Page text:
History Museums and Sights
The Winona County Historical Museum (160 Johnson St., 507/454-2723, www.winonahistory.org, 9 a.m.–5 p.m. Mon.–Fri., noon–4 p.m. Sat.–Sun., weekdays only Jan.–Feb., $5 adults) is one of the state’s most interesting local history museums. Most impressive are the lumber mill diorama and the balcony-level timeline beginning during the Ice Age and ending in the 1960s. Children can explore replicas of a cave, tepee, and steamboat pilothouse. In 2009 the museum broke ground on an addition that nearly doubled their space for exhibits and educational programs.
The historical society also maintains two sites outside of downtown. The Bunnell House (10 a.m.–5 p.m. Wed.–Sat., 1–5 p.m. Sun. summer, $5 adults) is five miles south of town, just off Highway 61 in the hamlet of Homer. Willard Bunnell, a trader who supplied lumber to passing steamboats, was Winona County’s first permanent white settler. He built this Rural Gothic wood-frame house in the early 1850s, making it one of the oldest surviving houses in the state. From the outside it looks like a movie-set haunted house, and inside it is furnished as it might have been in the mid-1800s.
Nine miles west on Hwy. 14, between Stockton and Lewiston, is the Arches Museum of Pioneer Life (507/523-2111, www.winonahistory.org, 1–5 p.m. Wed.–Sun. June–Aug., free admission). Folk artist Walter Rahn created working models of farm machinery and displayed them here for years in his private roadside museum. You’ll also find a one-room schoolhouse, log home, and a few pieces of farm equipment, as well as a lovely picnic spot.
During the last half of the 19th century, several thousand Polish immigrants settled in Winona’s east end, and today the city has the nation’s largest concentration of Poles from the Kashubian region. The little Polish Cultural Institute of Winona (102 Liberty St., 507/454-3431, 10 a.m.–3 p.m. Mon.–Sat. May–Oct., limited hours rest of year, $2 adults) makes an effort to both tell and preserve their history.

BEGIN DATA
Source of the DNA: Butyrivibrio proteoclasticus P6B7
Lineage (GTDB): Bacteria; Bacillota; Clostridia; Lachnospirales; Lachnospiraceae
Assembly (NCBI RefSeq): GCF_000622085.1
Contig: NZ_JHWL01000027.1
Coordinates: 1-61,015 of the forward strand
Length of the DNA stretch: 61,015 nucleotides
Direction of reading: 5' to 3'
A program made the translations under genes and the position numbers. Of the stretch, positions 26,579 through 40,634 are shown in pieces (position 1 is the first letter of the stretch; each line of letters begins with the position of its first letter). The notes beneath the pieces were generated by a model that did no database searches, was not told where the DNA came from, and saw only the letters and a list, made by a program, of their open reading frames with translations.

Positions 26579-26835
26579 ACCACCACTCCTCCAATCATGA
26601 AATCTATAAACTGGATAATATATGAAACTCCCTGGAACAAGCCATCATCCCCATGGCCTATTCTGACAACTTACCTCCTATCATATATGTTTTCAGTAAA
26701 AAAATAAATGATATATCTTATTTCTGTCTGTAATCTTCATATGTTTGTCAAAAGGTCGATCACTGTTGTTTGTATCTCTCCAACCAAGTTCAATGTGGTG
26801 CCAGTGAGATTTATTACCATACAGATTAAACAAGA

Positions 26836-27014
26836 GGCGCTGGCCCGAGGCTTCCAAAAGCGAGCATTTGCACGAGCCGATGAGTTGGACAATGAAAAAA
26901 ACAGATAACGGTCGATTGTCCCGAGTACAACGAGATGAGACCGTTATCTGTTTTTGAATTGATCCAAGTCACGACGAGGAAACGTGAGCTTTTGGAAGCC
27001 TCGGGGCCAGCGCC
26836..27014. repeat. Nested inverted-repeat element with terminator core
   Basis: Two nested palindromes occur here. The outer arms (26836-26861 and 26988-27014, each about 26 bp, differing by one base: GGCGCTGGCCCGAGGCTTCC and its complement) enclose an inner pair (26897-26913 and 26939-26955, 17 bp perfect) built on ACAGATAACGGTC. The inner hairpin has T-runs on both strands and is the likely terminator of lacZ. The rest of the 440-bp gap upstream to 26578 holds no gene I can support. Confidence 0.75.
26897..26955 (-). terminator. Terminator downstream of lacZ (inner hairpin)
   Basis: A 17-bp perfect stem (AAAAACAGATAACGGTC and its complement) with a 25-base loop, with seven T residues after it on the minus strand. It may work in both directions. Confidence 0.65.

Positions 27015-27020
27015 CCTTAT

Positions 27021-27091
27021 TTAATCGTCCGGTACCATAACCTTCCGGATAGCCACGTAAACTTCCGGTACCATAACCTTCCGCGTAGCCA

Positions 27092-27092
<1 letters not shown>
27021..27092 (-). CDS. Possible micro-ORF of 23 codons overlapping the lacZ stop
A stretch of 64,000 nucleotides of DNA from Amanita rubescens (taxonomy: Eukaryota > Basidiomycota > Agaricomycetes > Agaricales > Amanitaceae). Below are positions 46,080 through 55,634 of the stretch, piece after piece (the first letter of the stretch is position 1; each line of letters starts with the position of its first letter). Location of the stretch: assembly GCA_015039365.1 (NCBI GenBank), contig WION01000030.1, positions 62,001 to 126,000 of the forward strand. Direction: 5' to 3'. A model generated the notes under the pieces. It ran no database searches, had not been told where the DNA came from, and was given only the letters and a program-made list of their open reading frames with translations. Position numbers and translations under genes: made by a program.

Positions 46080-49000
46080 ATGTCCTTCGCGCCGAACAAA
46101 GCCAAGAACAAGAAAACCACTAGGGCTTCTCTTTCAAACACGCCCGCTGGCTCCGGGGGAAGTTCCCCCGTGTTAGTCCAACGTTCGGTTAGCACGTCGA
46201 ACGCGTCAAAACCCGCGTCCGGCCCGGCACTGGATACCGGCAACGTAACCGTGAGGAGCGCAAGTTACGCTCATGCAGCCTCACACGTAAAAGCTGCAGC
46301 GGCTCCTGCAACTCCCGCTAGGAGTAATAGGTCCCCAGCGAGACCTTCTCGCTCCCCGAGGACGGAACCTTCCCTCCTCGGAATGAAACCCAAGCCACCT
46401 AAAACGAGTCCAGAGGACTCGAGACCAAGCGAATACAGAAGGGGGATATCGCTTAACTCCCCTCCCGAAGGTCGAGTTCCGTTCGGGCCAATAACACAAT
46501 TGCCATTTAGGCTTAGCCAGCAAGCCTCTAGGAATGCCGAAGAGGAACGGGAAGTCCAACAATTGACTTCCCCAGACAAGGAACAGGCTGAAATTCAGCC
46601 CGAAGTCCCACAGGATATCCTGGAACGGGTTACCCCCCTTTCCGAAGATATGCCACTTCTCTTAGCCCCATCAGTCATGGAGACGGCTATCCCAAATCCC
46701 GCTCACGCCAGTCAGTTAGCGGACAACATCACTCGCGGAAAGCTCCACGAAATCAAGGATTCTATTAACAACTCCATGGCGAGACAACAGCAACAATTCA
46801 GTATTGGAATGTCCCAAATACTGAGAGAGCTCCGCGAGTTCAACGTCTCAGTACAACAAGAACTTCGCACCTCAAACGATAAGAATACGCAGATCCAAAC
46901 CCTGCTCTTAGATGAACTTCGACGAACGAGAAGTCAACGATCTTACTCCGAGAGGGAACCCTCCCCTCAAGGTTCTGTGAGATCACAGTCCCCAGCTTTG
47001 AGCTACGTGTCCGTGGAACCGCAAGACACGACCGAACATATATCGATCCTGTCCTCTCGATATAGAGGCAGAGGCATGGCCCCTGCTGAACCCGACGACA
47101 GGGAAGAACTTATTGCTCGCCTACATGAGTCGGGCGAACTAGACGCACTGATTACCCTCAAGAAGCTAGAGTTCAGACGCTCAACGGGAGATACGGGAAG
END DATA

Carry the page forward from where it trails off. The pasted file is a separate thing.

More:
One block over on East 3rd Street is the Watkins Heritage Museum (150 Liberty St., entrance on 3rd St., 507/457-6095, 10 a.m.–4 p.m. Mon.–Fri., 10 a.m.–2 p.m. Sat., free admission). Displays cover the entire history of the company, from the days of peddling Dr. Ward’s Vegetable Anodyne Liniment, “good for man or beast,” via horse-drawn wagon in 1868 to its current line of nearly 400 products sold by 80,000 North American salespeople. Though primarily just a collection of old bottles, boxes, and tins, it is far more interesting than you would expect.
Though many historic buildings have been lost over the years, downtown Winona is still the most architecturally interesting city between St. Paul and Galena, and over 100 structures are listed on the National Register of Historic Places. The Explore Historic Downtown Winona map, available at the visitors center and Historical Museum, details about two dozen of them, most dating from the last half of the 19th century. They also offer a driving tour ($4) on cassette.
The banks designed by prominent Prairie School architects are the most noteworthy edifices. The 1912 Merchants National Bank (102 3rd St. E., 507/457-1100, 9 a.m.–4 p.m. Mon.–Thurs., 9 a.m.–5 p.m. Fri.), designed by William Purcell and George Elmslie, has an intricate terra-cotta arch over the front door and amazing stained-glass windows that are even beautiful from the outside.